Monday, 16 May 2022
BEN GARROD has been curious about the evolution of all organisms — living and extinct — since he was a boy.
His interactive, educational show, So You Think You Know About Dinosaurs?, promises to inspire a new generation of children to become interested in science and life on earth — and
set parents right about a few
Dr Garrod, an evolutionary biologist and primatologist, grew up in Norfolk, where the beaches provided ample opportunity for fossil-hunting, in the Eighties and Nineties.
He found ammonites and belemnites from 100 million years ago which he says look like “little fossilised squid or bullets”.
This prompted the young Ben to take them into school and ask his teachers about what had happened to the creatures.
“I can vividly remember people not having the answers that satisfied me and I must have been the most annoying kid in the world,” he says. “I can remember upsetting my poor teachers with it.
“We didn’t have the resources we have today whereas now we can Google them.
“[Twitter means that] within five minutes, you’ve got 30 different people all chipping in answers and diagnostic techniques.”
Technology to help investigation is also improving all the time, as was shown by the discovery of a perfectly preserved dinosaur embryo in China in December.
Dr Garrod says: “We can look inside that eggshell without cracking it open. We’ve seen a few embryos like that before but, as far as I know, nothing quite with that level of preservation.
“Discoveries are coming in thick and fast. We’re describing a new species of dinosaur scientifically about once a week, on average, at the moment.”
On stage, Dr Garrod will present a roaring Tyrannosaurus rex, ruminating diplodocuses and terrorising velociraptors.
But adults accompanying their children to the show should be prepared to be surprised.
“It’s a tongue out to the assumptions that people make,” he says. “Close your eyes and imagine a
T-Rex in your garden right now. Most adults will say a big, green scaly thing that roars with razor-sharp teeth. Well, that’s not true at all.”
Apparently, T-Rex had feathers and was maybe striped or brightly coloured with its head low to the ground.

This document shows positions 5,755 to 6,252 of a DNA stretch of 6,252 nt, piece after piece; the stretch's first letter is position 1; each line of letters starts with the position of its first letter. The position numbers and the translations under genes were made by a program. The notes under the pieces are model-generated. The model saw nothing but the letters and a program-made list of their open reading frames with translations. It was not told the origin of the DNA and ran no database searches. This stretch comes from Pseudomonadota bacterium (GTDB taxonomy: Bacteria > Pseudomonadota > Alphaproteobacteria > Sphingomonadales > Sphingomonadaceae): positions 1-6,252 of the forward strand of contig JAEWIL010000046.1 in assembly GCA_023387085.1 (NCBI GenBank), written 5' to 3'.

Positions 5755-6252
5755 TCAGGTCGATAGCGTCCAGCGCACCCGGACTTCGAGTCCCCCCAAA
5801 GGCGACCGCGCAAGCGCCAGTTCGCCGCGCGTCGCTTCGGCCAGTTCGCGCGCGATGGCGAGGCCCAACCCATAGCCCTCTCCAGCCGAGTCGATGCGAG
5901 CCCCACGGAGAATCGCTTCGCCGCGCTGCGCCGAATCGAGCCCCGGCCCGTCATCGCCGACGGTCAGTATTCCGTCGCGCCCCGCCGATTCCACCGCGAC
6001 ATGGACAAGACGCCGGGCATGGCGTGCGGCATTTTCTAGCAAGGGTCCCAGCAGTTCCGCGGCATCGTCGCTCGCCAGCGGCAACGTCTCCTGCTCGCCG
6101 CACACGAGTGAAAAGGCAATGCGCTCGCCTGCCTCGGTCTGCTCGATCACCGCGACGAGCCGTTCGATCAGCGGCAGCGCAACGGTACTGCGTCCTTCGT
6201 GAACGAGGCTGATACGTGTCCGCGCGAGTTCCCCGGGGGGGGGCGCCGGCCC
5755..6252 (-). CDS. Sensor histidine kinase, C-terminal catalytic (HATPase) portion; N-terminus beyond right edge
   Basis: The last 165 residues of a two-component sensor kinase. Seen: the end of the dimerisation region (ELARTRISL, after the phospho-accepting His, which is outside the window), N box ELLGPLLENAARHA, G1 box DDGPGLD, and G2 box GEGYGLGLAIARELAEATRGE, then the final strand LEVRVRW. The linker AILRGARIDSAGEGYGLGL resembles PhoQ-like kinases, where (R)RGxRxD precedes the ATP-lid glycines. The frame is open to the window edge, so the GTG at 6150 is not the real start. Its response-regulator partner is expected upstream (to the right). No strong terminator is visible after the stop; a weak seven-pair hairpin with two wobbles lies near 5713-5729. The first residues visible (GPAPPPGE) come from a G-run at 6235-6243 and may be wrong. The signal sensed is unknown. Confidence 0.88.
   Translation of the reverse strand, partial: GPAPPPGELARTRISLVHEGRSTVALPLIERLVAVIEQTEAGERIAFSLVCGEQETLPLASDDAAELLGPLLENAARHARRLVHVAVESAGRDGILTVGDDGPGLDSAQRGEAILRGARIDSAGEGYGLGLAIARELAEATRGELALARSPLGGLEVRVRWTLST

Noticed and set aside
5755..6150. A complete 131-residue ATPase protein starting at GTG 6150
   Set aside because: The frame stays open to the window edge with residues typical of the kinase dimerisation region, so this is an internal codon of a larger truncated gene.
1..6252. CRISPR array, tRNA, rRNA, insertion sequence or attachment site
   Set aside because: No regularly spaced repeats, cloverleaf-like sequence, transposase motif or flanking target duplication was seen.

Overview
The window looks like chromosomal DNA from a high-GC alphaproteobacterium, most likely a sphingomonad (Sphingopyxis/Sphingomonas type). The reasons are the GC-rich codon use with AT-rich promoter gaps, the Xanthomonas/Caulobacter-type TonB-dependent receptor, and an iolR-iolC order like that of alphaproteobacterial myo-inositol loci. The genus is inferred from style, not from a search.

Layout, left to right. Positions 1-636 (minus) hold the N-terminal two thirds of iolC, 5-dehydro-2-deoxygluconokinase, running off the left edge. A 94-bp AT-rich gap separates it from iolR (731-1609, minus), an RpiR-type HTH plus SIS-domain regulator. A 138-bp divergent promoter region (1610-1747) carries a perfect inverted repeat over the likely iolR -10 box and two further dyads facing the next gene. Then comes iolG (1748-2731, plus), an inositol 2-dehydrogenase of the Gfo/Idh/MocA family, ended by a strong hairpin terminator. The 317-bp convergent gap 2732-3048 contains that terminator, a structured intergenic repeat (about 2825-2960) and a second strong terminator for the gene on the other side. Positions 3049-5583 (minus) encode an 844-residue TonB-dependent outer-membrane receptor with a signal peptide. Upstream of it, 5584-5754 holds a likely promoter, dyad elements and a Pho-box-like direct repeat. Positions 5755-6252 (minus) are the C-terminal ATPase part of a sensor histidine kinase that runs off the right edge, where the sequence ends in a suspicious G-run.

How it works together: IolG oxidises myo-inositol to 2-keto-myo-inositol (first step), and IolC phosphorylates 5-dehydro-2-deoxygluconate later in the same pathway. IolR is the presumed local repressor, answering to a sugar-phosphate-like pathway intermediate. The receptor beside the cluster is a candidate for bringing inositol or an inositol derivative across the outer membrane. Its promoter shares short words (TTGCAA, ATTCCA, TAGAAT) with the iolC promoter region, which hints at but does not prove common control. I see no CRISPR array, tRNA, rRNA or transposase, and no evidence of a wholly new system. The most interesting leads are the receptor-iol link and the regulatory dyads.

“Almost everything we currently visualise about T-Rex in the public eye is completely wrong,” says Dr Garrod. “And that’s the same with nearly all these big dinosaurs, triceratops, stegosaurus and diplodocus.
“Some of these were bright ginger, some had an iridescent sort of black, oily fleck to them. There were stripy ones... ones with bright red and white faces.”
It is these different appearances that make dinosaurs more like humans than we might think. Dr Garrod explains: “They were defending territories, they were attracting a mate, they were blending in to avoid being eaten.
“Suddenly, they’re just like the animals alive today and I think it makes them more interesting.”
Another misconception is that dinosaurs could roar. They couldn’t.
While mammals have a larynx and birds have a syrinx, dinosaurs had something between the two.
Scientists have managed to find some dinosaur voice boxes and run computer simulations. So, what do they sound like?
“I’m not going to give it away but they sounded very, very different,” says Dr Garrod.
He is now a professor of evolutionary biology and science engagement at the University of East Anglia and hopes his stage show will help children realise that science isn’t the daunting subject they perhaps think it is but part of their everyday lives.
“The fact you slept overnight is science, the fact your dog is wagging his tail and looking at you and you’re making your coffee... you could name 100 million things — that is science,” says Dr Garrod.
“This is a fun show that I love doing with kids. It gives them a gateway into science. I want some of them going away thinking, ‘I want to be a scientist’.”
• So You Think You Know About Dinosaurs? will be at the Kenton Theatre in Henley on Thursday, February 24 at 2pm. Tickets cost £16.50, concessions £15.50,
family package £54. For more information, call the box office on (01491) 525050 or visit www.kentontheatre.co.uk
07 February 2022
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